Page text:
The Atlantic

The Evidence for a Vegan Diet

There's plenty of science to justify a plant-based diet, but the stories of personal transformation—curing diabetes, losing 100 pounds, living an active lifestyle—make the biggest impression.
Source: Tony Gentile / Reuters

Here is a comprehensive list of what I ate, in one form or another, on the day I wrote this:

Kale, mustard greens, carrots, celery, onions, mushrooms, quinoa, amaranth, pinto beans, beets, parsnips, turnips, yellow peas, brown rice, kimchi, purple cabbage, butternut squash, blueberries, a banana, hemp seeds, flaxseed oil, snap peas, an apple, cashews, almonds, pumpkin seeds, pistachio nuts, garlic, broccoli, raisins, granola, avocado, polenta, salsa, a few saltines, a piece of raisin toast with apricot jam, tofu, coffee, olive oil, harisa, chickpeas, tomatoes, a small handful of chocolate chips, a couple of beers ... and a vitamin.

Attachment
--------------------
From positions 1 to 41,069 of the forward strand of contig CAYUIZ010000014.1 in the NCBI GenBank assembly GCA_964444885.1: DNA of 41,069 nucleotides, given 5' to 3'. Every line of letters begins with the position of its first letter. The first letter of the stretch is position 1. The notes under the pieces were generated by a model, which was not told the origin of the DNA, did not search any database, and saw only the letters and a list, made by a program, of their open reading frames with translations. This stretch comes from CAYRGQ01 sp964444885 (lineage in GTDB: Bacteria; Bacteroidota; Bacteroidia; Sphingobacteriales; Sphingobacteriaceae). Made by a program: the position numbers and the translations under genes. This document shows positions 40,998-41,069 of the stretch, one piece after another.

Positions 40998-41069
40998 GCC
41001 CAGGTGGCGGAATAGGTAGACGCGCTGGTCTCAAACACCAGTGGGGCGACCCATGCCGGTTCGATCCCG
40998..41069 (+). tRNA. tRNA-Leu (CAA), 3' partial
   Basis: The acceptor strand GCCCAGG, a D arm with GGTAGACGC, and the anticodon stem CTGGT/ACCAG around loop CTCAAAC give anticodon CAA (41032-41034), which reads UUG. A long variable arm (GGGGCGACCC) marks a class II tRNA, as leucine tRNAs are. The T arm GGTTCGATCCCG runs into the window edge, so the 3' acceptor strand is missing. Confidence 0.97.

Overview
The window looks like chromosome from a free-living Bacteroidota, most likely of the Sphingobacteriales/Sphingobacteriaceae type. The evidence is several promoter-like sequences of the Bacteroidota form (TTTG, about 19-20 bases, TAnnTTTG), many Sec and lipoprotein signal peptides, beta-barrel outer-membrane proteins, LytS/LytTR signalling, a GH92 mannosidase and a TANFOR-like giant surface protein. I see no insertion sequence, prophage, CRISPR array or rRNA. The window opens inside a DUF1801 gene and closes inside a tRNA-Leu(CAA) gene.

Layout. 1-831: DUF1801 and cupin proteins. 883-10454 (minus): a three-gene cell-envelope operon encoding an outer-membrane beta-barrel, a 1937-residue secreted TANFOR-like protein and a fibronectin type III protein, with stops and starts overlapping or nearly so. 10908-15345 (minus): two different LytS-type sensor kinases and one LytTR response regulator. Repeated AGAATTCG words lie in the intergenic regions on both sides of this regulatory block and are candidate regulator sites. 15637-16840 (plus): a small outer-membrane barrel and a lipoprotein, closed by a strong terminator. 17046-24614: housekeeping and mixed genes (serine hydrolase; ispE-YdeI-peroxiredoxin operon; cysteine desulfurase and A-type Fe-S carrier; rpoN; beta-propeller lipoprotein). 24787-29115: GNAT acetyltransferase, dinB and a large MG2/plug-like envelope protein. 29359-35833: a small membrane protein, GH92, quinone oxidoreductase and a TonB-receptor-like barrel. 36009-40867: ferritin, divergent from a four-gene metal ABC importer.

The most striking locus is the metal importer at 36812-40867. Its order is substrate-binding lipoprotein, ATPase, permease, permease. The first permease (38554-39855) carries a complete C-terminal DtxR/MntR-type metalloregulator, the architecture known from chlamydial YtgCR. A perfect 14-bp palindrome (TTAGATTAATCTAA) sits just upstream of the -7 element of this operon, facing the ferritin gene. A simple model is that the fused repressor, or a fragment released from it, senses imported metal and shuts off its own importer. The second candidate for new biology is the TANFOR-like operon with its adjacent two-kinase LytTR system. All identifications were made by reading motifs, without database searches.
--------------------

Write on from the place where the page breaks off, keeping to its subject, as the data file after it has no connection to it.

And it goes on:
For the vegans with whom I share breakfast every weekday morning at a Casa de Luz in Austin, Texas, it's a standard daily spread. Forty-three discrete

You're reading a preview, sign up to read more.

More from The Atlantic

The Atlantic5 min read
The Fraught Effort To Return To The Moon
NASA wants to put people back on the lunar surface in 2024, but it doesn’t have the budget.
The Atlantic5 min read
The Financial Calamity That Is the Teaching Profession
Teachers are suing the government over debt relief that never came—but their financial problems go much deeper than student loans.
The Atlantic4 min read
Can A Film Be A Love Letter To A Country?
New movies from the writer-directors Lulu Wang and Diana Peralta explore complex questions about national belonging and communal responsibility.